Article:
My eyes bulged out of their sockets, ears had surely misheard. But it was true. I had heard right. My father had indeed spoken to my in-laws about his interpretation of my fertility and they had shared this with my husband. Now I shouldn’t be upset, I mean I had written a publicly published essay about it just last summer so it wasn’t new information and yet, I felt betrayed, robbed of my body, lesser than. I was, I am, not going to be a mother. This has been a hard ass sentence to say for the past year. Though I’ve said in incredibly eloquent ways and a few shitty ass ways.
I am not going to be a mother and this does not make me lesser than– not in my ability to listen to and understand a mother, not in my ability to be human, and not in my ability to think, work, feel, do, act. In the past three months, I’ve had to face my decision to not pursue alternate methods to pregnancy over and over again. Some days this decision punches me with grief, when I see a pregnant woman or a mother hold the hands of her child or a coworker declare she is having a girl. Other days, I linger in bed on a Saturday later than any of my mother friends or laugh out loud at my 6th grade student accidentally call me mom or my 7th grade student burst into dance when I hit play. It’s fantastic and painful, both equally. At times I thought I would never be seen as an equal to my close friends who are mothers, my advice would come off as flippant, or inconsiderate, or inexperienced.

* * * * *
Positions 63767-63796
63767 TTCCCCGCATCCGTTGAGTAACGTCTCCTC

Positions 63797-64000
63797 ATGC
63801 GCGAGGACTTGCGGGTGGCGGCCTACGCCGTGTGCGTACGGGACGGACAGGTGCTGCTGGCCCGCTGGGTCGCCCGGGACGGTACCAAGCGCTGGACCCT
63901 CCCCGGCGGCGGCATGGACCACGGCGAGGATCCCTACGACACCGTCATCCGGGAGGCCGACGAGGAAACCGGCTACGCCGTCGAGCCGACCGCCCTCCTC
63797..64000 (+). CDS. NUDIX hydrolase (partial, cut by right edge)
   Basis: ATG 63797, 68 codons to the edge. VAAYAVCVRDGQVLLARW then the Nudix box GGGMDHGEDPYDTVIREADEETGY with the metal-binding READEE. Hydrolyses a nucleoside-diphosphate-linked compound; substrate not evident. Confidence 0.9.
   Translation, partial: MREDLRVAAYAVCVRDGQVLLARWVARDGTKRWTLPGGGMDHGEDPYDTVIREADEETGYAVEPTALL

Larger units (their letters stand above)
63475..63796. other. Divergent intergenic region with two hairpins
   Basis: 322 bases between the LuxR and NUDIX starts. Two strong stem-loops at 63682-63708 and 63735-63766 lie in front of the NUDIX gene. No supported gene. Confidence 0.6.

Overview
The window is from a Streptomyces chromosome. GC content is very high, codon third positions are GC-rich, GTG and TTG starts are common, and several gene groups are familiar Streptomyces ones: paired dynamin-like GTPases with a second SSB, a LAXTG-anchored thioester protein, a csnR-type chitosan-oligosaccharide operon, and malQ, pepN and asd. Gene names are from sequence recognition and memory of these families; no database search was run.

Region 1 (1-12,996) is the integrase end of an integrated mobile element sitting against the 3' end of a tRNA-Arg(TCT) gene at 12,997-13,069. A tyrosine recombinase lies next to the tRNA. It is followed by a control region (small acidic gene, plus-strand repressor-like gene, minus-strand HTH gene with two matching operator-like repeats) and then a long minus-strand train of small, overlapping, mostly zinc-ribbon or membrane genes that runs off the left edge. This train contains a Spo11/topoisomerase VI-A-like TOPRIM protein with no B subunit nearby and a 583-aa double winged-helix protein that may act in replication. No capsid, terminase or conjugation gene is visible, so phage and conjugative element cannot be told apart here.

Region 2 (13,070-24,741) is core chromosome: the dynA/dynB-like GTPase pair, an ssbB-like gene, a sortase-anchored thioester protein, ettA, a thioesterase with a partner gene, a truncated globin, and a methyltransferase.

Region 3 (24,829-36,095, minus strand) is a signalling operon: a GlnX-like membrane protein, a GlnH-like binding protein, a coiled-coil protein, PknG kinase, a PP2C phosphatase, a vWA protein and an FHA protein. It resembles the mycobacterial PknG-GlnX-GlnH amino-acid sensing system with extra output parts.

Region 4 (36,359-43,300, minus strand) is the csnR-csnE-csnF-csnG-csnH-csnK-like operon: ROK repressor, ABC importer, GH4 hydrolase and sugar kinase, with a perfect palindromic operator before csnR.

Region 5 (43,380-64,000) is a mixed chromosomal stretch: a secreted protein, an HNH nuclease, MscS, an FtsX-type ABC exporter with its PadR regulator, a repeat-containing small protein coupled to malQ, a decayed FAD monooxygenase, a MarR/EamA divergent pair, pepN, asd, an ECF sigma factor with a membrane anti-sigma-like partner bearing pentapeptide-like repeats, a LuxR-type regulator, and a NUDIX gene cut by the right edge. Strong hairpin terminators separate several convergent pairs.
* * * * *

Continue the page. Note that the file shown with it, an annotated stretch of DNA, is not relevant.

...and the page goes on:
I am not going to be a mother and this is okay. Not because “oh poor me, I am without child, how will I ever survive, will my uterus just shrivel up like a raisin in the sun?” But because I do not have to be a mother to be powerful and strong and smart and perfect. Yes. I value myself and my decisions more than the gossip or demands of the ancient, ancient, ancient beliefs that a childless woman is to be pitied and worthless.
This issue of Good Little Girls is about the important work of a woman: to fight this idea that a woman’s choices can be interpreted as pitiful or worthless. I am incredibly humbled by this issue’s honest and powerful stories. Stories that stem from the ancient beliefs about ourselves, beliefs that plague us and keep us from claiming our true identity. I can’t wait for you to read the writing from these amazing women, storytellers, warriors.
To the women of this world who demand a life, free of society’s ancient pressures; a life defined by, created by, and valued by themselves and themselves first!
I give you Work! Woman!
Sonia Chintha is the founder and Editor-in-Chief of Good Little Girls Zine.